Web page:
The deeper question is what should be done starting in January to boost a recovery that by anyone’s measure is still anemic. In truth, not even the Jobs Act will be enough.

At the Republican convention in Tampa, Florida, Romney produced Read the rest of this entry »

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More evidence that Government $pending boo$t$ economy

Posted by Warm Southern Breeze on Thursday, July 26, 2012

Recollect the brouhaha over Vice President Joe Biden‘s remark Thursday, July 16, 2009 in Alexandria, Virginia?

He was speaking at an AARP-sponsored town hall meeting also attended by AARP CEO A. Barry Rand, Health and Human Services Secretary Kathleen Sebelius and Nancy Ann DeParle, Director of the White House Office of Health Reform.

Vice President Biden said, “Now people, when I say that, look at me and say, ‘What are you talking about, Joe? You’re telling me we have to go spend money to keep from going bankrupt?’ The answer is ‘yes,’ that’s what I’m telling you.”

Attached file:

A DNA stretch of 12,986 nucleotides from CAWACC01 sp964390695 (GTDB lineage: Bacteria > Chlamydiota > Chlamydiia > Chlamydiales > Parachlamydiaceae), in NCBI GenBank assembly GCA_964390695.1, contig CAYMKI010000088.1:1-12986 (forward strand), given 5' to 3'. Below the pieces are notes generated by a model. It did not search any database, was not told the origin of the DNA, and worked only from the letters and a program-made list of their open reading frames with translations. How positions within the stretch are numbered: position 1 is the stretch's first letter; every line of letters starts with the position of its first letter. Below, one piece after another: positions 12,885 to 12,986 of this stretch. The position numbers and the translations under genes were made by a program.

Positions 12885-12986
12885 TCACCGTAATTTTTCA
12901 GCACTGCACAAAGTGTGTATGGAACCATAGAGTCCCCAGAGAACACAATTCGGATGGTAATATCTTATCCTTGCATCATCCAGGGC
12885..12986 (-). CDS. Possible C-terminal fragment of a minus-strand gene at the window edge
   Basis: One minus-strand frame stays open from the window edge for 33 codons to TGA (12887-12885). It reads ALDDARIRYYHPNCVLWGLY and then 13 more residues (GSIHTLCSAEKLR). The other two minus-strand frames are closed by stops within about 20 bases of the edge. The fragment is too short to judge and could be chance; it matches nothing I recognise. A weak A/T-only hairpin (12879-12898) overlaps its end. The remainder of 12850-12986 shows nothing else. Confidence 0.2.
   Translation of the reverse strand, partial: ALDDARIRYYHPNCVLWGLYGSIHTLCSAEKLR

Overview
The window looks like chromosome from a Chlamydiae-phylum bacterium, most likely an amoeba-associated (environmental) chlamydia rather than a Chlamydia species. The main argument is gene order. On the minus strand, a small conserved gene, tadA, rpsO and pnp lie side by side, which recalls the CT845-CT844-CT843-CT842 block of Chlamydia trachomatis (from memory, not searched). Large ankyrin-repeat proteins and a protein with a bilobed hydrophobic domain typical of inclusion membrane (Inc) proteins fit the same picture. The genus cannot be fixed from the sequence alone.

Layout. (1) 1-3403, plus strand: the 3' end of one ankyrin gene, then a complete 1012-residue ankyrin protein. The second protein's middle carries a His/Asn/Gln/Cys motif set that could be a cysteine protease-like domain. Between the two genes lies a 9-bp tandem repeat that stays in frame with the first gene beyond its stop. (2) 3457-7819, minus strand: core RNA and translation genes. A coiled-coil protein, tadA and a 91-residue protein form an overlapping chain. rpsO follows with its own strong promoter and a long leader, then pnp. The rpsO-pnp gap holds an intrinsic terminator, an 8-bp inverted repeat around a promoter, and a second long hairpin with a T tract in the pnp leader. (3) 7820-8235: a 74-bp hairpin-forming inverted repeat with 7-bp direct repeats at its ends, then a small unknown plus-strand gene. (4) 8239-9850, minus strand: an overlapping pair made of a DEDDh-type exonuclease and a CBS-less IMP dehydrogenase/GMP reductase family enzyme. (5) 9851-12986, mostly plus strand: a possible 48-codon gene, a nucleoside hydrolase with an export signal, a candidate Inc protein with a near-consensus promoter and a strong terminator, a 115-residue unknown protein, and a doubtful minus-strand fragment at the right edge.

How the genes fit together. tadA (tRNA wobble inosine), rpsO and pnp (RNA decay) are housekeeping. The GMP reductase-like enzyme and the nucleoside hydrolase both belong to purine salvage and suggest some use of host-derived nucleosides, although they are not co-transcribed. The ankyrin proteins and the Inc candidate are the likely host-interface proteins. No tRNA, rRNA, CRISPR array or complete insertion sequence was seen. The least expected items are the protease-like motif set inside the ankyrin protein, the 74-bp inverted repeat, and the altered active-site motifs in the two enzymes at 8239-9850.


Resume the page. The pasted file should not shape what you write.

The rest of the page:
{ref: http://cnsnews.com/node/51162}

“And folks look, AARP knows – and the people with me here today know, the president knows, and I know – that the status quo is simply not acceptable. Its totally unacceptable. And its completely unsustainable. Even if we wanted to keep it the way we have it now. It can’t do it financially, Were going to go bankrupt as a nation. Now, people when I say that look at me and say, ‘What are you talking about, Joe? You’re telling me we have to go spend money to keep from going bankrupt?’ The answer is ‘yes,’ I’m telling you.”

Of course, Vice President Biden was speaking in context of the Affordable Care Act – also commonly known as “ObamaCare” – which the Government Accountability Office has shown has already demonstrated significant cost savings and proven to be business-stimulating legislation, and that to eliminate it’s protections would cost the federal government even more in the long-term.